During his earlier teaching career, Liam gradually became aware of the barriers he faced and certain prejudices towards the working class. He says: “I didn’t identify my working / benefit / criminal class background as a barrier until I began to reflect on my role as a secondary school and sixth form teacher.

“That’s when I realised I was treated differently to my middle-class peers: promotion opportunities would go past me; my opinions would not be sought; my contributions (when heard) would be dismissed; I had to rely on humour to be seen; and senior staff would speak to me differently to me.”

Melissa Allada, an Equality, Diversion and Inclusion Officer at the university, has joined Liam to take another look at her photo in the exhibition. Her picture is of graffiti in Hackney Wick, the area of London where she grew up. It says ‘When I grow up, I want to be an apartment block’. She explains: “For me, the graffiti expresses the tension between locals who want growth for the community and the newcomers who can afford to live in the flats that are being built.”

When Melissa was growing up, the area was very diverse. She says: “It was a mish mash of cultures. Our neighbours were Nigerian, Ghanaian, Jamaican, Sri Lankan and Bengali. My parents, my sister and I crammed our lives into one bedroom in a house shared with five other Filipino families.”

Studying at university wasn’t an option. “I needed to find a way to get some money into the house,” she says. “I was interested in fashion so at the age of 17 I took an apprenticeship as a garment technologist with M&S. I was one of only two people of colour out of 200 people in my department.

“It was a completely different world for me. I didn’t know how to dress or speak to fit in with the corporate environment. Even the way I’m speaking now is different to the accent I have when I’m talking to my parents. I had to constantly switch between accents to fit in.”

After her apprenticeship, Melissa took on a role as a garment technologist, had a stint at the Department of Work & Pensions supporting vulnerable young customers, worked as Community Manager at an East London fashion hub, then joined the University of Southampton.

She now runs a variety of programmes, including a leadership programme that helps young people to progress. “It includes the norms of the corporate workplace that aren’t taught,” she says. “Things like how to dress, how to give a presentation, how to sign off an email. It helps build inclusivity in different ways.”

woman standing next to framed pictures in a gallery

“Our neighbours were Nigerian, Ghanaian, Jamaican, Sri Lankan and Bengali. My parents, my sister and I crammed our lives into one bedroom in a house shared with five other Filipino families.”

Heather agrees that ‘codes of behaviour’ can be learned, but maintains that it’s important not to change who you are. She says: “I tried to change my voice for a while, but not for long. I think it’s a mistake to put on a silly posh voice, wear clothes you wouldn’t normally wear and try to be different from your family. Don’t pretend to be someone you’re not and run away from who you really are.”

The problem is that it’s not enough for someone from a lower socio-economic background to work hard and have talent. “Your background shouldn’t determine your success in life,” says Lee Elliott Major, Professor of Social Mobility at the University of Exeter.

“But too much is about where you live, what your parents do, the family’s income, and the opportunities and connections available through your family and your school. That’s what dictates your chances in life. The game is rigged so that the same people win. It’s a national scandal.”

Lee also has a picture in the exhibition, taken in the 1980s when his parents had split up and he’d been made homeless. After working as a road sweeper, friends encouraged him to go back to school and take his A levels. Subsequently, he won a place at Sheffield University to study physics.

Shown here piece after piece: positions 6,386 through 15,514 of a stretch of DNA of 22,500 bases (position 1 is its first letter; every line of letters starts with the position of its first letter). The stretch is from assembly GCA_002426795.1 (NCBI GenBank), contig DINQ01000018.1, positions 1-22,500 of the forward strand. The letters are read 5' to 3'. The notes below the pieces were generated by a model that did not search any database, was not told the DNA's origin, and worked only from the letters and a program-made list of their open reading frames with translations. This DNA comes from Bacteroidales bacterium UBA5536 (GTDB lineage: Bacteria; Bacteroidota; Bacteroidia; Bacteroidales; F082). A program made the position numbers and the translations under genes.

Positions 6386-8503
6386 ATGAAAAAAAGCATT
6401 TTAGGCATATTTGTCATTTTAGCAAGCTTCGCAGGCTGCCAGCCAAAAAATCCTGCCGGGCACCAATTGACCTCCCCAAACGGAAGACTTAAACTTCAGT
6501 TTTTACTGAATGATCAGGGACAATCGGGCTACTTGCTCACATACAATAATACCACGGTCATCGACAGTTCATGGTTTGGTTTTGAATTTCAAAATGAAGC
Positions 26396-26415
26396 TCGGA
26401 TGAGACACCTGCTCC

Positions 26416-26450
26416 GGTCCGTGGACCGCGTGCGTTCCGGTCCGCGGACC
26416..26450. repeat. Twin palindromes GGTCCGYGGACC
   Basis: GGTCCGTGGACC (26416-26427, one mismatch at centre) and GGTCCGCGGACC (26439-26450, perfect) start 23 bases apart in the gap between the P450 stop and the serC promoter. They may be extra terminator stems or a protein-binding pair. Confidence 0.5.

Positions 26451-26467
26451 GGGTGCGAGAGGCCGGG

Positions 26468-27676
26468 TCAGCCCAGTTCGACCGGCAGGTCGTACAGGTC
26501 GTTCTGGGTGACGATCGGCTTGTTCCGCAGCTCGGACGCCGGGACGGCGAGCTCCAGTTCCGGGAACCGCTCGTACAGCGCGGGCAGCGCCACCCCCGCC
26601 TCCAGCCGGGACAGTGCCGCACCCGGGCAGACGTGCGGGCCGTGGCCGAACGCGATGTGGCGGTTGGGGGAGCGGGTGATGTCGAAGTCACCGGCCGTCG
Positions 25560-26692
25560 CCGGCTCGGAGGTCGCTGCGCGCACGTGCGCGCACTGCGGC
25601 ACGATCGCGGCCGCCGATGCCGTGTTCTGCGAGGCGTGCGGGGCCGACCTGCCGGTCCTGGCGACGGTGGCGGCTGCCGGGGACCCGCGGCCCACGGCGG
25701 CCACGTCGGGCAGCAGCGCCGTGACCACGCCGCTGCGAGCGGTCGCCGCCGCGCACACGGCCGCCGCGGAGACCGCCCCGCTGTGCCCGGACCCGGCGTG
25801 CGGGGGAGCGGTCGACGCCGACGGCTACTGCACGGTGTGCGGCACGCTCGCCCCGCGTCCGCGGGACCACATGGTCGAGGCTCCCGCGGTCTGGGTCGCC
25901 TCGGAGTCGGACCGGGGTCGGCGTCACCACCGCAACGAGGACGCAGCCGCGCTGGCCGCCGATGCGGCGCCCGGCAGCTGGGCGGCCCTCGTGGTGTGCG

Now his work focuses on working with schools and employers, challenging cultural norms to help make the world a more inclusive place.

So what needs to change to create a more level playing field in employment for people from working class backgrounds?

Gino believes that employers need to test their assumptions. He asks: “Why do applicants need to have a 2:1 from a particular university? Why do they have to present themselves in a specific way? Why do they have to talk in a certain accent? I know of people who’ve been told to take elocution lessons.

“That’s so daft. Why would you discount people who could potentially turbocharge your organisation just because of their accent? And why would you employ another candidate who’s less insightful just because they have a ‘better’ accent? We need to develop a healthy dose of understanding around the silliness and stupidity of classism and how it makes us a less competitive society.”

man and woman talking in a gallery

He believes it’s vital to challenge the barriers that are built into the system. “We have to understand the social class background of our workforces. We need to have benchmarks so we understand where the gaps are and how they intersect with ethnicities and gender representation. Then we can start to look at the nuances and complexities and create new approaches that support greater equality, diversity and inclusion.”

Melissa agrees, pointing out that: “True equity will only come from reducing the inequalities that exist before someone’s even born. That will take a massive overhaul of everything we know, from reducing poverty to investing more in health, education, social care and jobs.

“Organisations need to be aware that it’s not just about ticking off a checklist of diverse backgrounds and having one black person in a high-profile position. It’s about intersectionality. Recruitment must be non-biased and completely blind.”

As for encouraging more working class people into higher education, Heather adds: “We have to have better representation within the system, with more working class staff and academics being visible to potential students. The Class Ceiling exhibition has a role to play here, in sharing the academic and career journeys of working class people. It’s a window opening onto a changing world, where working class graduates are increasingly valued, sought after and celebrated.”